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Author: Subject: Rookie advice needed-final revision?
mtgoat666
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[*] posted on 11-25-2018 at 11:10 AM


Quote: Originally posted by David K  
Cool story, weebray.
For the OP, we should let him know that a 'ballena' (bah-yea-nah) is the word for whale and is the name for a large bottle of Mexican beer, typically a Pacifico. If I am not mistaken, the large bottle of Corona beer is called a Caguama (turtle). I like Pacifico.


Why you steering the OP to drinking bad beer? Just because bud is most popular beer in USA we don’t steer tourists to drink bud. When in Mexico, don’t feel compelled to drink tecate, Pacifico or corona because they are popular. Popularity is rarely and indicator os good.

OP, try these drinks:
Good Tequila, with side/chaser of sangrita
Paloma
Michelada







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David K
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[*] posted on 11-25-2018 at 11:19 AM


Quote: Originally posted by mtgoat666  
Quote: Originally posted by David K  
Cool story, weebray.
For the OP, we should let him know that a 'ballena' (bah-yea-nah) is the word for whale and is the name for a large bottle of Mexican beer, typically a Pacifico. If I am not mistaken, the large bottle of Corona beer is called a Caguama (turtle). I like Pacifico.


Why you steering the OP to drinking bad beer? Just because bud is most popular beer in USA we don’t steer tourists to drink bud. When in Mexico, don’t feel compelled to drink tecate, Pacifico or corona because they are popular. Popularity is rarely and indicator os good.

OP, try these drinks:
Good Tequila, with side/chaser of sangrita
Paloma
Michelada





Did you miss my wording (again)? I like Pacifico. Corona is the one (about the only one) Mexican beer I avoid if at all possible. I think when someone gave me a 'Baja Fog' at Punta San Carlos Solosports Resort was the last time I had a Corona (2014)?
I have enjoyed these most often:
Pacifico
Dos Equis (Lager Especial)
Tecate Light
Mexicali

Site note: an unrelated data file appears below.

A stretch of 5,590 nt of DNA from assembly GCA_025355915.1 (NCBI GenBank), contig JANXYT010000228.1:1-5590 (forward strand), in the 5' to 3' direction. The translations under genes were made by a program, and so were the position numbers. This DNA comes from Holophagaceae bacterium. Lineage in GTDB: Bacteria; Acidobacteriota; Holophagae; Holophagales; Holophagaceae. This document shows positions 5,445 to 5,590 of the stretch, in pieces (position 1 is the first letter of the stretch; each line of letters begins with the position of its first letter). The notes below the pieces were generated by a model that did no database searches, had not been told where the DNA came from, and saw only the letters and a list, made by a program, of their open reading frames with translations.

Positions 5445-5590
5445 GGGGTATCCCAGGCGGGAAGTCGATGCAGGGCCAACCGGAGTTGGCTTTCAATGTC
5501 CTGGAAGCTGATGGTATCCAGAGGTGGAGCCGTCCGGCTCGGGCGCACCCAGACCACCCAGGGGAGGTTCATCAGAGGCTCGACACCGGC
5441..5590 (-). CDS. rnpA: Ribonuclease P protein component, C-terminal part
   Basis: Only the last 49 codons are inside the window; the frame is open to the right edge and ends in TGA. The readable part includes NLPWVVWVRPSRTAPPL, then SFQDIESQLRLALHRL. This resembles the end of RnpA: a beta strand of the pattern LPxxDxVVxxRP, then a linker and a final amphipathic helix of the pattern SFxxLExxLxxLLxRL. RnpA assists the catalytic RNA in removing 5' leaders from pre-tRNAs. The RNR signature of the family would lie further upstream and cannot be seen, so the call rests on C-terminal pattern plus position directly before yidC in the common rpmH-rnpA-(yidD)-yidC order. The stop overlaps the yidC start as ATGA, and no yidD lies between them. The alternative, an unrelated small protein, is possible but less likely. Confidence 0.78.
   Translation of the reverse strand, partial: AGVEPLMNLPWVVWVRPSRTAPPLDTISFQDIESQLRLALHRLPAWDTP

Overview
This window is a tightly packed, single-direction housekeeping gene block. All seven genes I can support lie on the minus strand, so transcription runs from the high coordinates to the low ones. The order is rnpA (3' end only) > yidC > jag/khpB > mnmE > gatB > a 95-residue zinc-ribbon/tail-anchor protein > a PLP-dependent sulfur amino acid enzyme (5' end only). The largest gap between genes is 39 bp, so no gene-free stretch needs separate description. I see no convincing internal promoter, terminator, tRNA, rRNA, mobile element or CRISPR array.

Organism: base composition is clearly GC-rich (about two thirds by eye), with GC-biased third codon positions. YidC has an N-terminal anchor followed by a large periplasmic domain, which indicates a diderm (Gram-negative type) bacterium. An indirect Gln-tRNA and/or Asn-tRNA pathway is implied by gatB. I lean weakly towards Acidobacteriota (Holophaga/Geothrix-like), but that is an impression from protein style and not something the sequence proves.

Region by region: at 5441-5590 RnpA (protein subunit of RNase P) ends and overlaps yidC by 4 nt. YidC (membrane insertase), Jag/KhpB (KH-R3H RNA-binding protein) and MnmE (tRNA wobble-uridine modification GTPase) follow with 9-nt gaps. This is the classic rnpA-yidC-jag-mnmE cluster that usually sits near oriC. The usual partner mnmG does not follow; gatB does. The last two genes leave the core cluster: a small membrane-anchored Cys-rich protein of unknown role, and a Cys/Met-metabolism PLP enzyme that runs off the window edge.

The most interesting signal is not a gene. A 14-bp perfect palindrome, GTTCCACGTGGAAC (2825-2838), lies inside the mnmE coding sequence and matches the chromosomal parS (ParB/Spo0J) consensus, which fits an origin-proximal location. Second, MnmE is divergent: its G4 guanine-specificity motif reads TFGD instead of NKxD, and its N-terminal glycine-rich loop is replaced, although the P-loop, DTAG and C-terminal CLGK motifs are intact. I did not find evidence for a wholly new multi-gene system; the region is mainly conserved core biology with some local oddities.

Victoria
Tecate
Carta Blanca
Sol
Dos Equis Amber
Bohemia




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David K
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[*] posted on 11-25-2018 at 11:22 AM


Quote: Originally posted by David K  
Cool story, weebray.
For the OP, we should let him know that a 'ballena' (bah-yea-nah) is the word for whale and is the name for a large bottle of Mexican beer, typically a Pacifico. If I am not mistaken, the large bottle of Corona beer is called a Caguama (turtle). I like Pacifico.


The reply to this was posted in a new thread, here that is to keep the thread together:

Quote: Originally posted by weebray  
I was going to answer to David that cuagama is Baja slang for a liter of Tecate but since that link seems to be broken and I spent valuable brain cells recalling past advise; I (again) offer this for the new to Baja crowd.

"My very first visit to Baja California was a two week adventure to nowhere. I had no plan and stuck to it. The first couple of days were spent in a sort of crazed stupor shaking off the devils of "freeway CA". I had no help or prior expectations. The first day I watched a VW in front of me swerve violently to the left to avoid one of the most decreped pick ups I had ever seen going about 10 mph. LA bay? I had never heard of it so I took the road. About 5 mi. in (still at freeway speed) I passed a curious site - a man with a long pole with a red rag on it waving it in the air. That's pretty random methinks. Over the crest and hard on the brakes to avoid a truck parked in my lane WITH HIS TRANSMISSION on the ground on the road. Holy Jesus this Mexico driving is really something. Spent a few days in LA bay, met some mellow people. They showed me how to dig clams and took me fishing in their little skif (named "half pint") After an incredible day fishing we were racing, at about 3 mph, back to shore we ran over something, took the motor clean off. The horror turned out to be one of the funniest adventures in my life. We spent a few days of "mellowization" including great meals on the beach and ballenas, my first introduction. Later, proceeding at a more proper gate, we stopped along the way and explored the land as well at the little tiendas and people. We found a sweet spot on the beach in Conception bay, more friends, more fish, more ballenas. It turned in to the most relaxing and enjoyable vacation we had ever spent. Time flew by and we were late returning necessitating driving at night. We quickly learned you can drive at night and 1) The cool breeze is super and 2) You can see the traffic coming from a long way. But, you need to slow down to avoid outdriving your headlights and eschew the ballena between the legs. Later - I live here."




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[*] posted on 11-25-2018 at 12:59 PM


Quote: Originally posted by mtgoat666  


Why you steering the OP to drinking bad beer? Just because bud is most popular beer in USA we don’t steer tourists to drink bud. When in Mexico, don’t feel compelled to drink tecate, Pacifico or corona because they are popular. Popularity is rarely and indicator os good.

OP, try these drinks:
Good Tequila, with side/chaser of sangrita
Paloma
Michelada



Pacifico and Corona aren't popular with any Mexicans I know, especially Corona.

They drink Tecate Light and Modelo.





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[*] posted on 12-2-2018 at 11:30 AM


Are the warnings for no driving at night solely because of speed bumps and wildlife? Or is this due to some other risk?